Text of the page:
About the Book
The Global Financial Crisis (GFC) did not lead to a reduction in growth in India. Growth, which had reached a level of 9.75% in certain quarters, before the crisis, had marginally slowed down over the last three quarters before the GFC, due to the restrictive monetary policies pursued by the RBI, to quell a supply side inflation a part of which was imported through higher oil prices. Growth nevertheless was at around 8.5% on the eve of the crisis. The RBI during the early part of the crisis delayed its response. However, the government had its fiscal counter action ready and as a result growth did not really fall for the next two years being supported at nearly 9%.
The RBI seeing high inflation in 2011-12 (largely because the CPI was being erroneously computed), acted to dramatically raise interest rates, which brought investments down by nearly 4% points as a share of GDP. This happened when the fiscal stimulus was being withdrawn. Almost until 2018, the RBI kept a hawkish stance. Other actions such as underspending in relation to budgets (which happened during the first two budgets of Modi-I), the early bans by the courts of important activities, the nearly unconditional pursuit of the fiscal deficit targets, significant pull back in MGNREGS spending, demonetization, unwarranted uncertainties imposed on an important industry -automobiles- further contributed to what was to become the longest period of slow growth since the Great Liberalization of the early 90s.
Over a significant part of this period, the policy rates underestimate the effective interest rates since the repo window was not open wide. The financial sector too was under stress due inter alia to the slowdown itself, the delayed response of the government to shore up the net worth of PSU BFSIs (and hence of the pressure on NBFCs), the poor lending practices especially to the infrastructure sector, and to the tightness in credit. Gross Capital Formation rates which had fallen to 30% or lower in 2012- 13 from the high 36% in the "Tiger" period from 2003-04 to 2007-08, continues at that level or lower. Private investment has been the casualty. The recovery as expected varied much across the sectors. Employment in manufacturing is nowhere near the pre-COVID level.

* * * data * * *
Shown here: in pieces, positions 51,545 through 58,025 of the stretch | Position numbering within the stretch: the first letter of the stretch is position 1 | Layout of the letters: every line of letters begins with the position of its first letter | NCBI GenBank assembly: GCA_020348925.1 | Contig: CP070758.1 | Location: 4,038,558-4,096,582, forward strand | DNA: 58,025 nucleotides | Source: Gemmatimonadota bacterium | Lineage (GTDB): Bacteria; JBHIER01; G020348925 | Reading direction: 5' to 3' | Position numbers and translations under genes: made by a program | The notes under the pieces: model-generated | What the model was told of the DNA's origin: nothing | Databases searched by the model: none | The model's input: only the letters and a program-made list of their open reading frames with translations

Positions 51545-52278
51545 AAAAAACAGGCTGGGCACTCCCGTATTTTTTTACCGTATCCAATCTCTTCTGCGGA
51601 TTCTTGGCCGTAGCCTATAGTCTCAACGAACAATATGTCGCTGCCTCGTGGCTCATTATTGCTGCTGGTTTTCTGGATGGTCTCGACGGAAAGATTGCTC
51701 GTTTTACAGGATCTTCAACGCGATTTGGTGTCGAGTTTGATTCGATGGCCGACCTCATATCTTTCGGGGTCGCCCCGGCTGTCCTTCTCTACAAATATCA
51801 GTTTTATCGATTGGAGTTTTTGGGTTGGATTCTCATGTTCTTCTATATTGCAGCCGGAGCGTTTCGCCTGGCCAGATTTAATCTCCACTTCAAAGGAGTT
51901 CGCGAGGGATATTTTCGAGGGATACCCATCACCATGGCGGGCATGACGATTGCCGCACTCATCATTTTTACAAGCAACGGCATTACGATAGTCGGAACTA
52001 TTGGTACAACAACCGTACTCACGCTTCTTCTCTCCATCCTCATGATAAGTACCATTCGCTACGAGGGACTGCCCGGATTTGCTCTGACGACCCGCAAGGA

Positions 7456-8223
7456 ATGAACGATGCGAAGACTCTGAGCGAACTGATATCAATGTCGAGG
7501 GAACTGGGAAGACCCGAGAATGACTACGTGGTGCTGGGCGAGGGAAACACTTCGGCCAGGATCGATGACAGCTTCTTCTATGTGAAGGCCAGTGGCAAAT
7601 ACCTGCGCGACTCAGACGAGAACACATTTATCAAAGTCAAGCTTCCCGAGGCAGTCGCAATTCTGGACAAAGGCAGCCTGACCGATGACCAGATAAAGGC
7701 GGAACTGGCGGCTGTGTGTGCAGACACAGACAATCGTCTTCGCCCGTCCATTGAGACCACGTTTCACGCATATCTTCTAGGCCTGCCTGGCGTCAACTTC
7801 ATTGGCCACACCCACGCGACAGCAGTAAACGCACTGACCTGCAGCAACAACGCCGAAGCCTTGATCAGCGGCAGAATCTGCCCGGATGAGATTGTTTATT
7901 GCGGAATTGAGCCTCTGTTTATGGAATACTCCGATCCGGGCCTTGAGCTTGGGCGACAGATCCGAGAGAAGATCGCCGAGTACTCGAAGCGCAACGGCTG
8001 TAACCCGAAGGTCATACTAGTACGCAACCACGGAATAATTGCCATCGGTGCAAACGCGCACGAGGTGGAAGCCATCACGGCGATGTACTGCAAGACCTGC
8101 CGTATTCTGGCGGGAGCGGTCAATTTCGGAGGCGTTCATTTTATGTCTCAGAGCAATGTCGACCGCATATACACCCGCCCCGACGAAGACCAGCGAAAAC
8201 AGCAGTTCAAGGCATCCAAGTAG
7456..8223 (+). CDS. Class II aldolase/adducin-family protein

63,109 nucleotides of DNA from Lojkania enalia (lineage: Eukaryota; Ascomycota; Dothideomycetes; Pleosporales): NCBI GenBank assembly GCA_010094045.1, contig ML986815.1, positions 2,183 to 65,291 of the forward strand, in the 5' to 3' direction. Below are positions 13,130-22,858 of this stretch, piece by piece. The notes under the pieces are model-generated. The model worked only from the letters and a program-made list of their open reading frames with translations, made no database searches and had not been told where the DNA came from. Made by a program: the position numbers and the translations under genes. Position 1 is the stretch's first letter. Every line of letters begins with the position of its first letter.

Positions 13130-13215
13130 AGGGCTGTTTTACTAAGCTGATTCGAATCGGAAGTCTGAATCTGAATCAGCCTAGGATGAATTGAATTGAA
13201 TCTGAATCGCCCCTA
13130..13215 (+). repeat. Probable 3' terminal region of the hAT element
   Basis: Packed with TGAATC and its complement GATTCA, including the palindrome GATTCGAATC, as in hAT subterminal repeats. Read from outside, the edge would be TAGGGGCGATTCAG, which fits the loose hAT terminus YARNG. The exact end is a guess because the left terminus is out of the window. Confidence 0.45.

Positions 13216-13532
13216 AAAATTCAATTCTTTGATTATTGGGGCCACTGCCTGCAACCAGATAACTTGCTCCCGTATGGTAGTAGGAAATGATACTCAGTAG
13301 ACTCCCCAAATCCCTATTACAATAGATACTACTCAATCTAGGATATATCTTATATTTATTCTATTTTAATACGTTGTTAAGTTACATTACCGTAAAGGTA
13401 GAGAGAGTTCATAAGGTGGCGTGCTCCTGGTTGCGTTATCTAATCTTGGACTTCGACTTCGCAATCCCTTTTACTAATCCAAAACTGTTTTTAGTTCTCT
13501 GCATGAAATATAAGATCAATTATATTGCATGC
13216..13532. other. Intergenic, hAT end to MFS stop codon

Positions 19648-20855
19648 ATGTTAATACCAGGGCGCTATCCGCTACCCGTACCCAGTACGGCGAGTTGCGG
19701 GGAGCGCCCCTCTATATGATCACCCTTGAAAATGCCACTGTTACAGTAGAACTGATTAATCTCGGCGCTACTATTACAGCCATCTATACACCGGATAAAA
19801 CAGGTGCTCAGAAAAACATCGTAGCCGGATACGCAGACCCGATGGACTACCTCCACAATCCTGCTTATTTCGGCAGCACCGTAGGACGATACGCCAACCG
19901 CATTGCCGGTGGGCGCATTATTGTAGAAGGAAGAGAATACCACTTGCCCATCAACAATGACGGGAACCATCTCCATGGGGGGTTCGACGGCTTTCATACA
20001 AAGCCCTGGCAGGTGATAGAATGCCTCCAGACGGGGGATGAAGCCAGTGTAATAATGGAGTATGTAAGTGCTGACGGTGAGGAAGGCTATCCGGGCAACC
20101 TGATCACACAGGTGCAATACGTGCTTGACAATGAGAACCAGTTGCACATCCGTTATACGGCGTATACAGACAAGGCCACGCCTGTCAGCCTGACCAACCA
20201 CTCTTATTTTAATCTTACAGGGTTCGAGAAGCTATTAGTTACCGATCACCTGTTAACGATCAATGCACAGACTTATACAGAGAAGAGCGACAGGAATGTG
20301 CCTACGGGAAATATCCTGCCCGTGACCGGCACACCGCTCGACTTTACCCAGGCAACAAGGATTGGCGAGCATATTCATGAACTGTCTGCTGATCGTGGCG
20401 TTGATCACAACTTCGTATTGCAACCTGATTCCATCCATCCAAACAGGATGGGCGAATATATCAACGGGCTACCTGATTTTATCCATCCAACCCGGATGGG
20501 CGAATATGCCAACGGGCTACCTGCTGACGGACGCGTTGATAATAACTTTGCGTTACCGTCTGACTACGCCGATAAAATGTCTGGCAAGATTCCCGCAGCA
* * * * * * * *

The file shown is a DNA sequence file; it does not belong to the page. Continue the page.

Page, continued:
The book raises the need to contextualise standard approaches to macroeconomic policy by recognising the relationship between reforms and potential output. The need for reforms and demand management to cohere is emphasized. The existence of a vast pool of employable idle labour also means that the conventional wisdom of inflation targeting may be an inadequate guide. The onus of high growth is on monetary as well as fiscal policy since the short run has to be consistent with the potential that is created by reforms and structural changes. Policies that remove the biases against the rapid growth in manufacturing and exports would be a crucial aspect going forward.
For any queries contact:
Ms. Bernice de Souza, Senior Research Associate
Ms. Sneha Kanolkar, Secretary CPPG
Prof. Kingshuk Sarkar, Associate Professor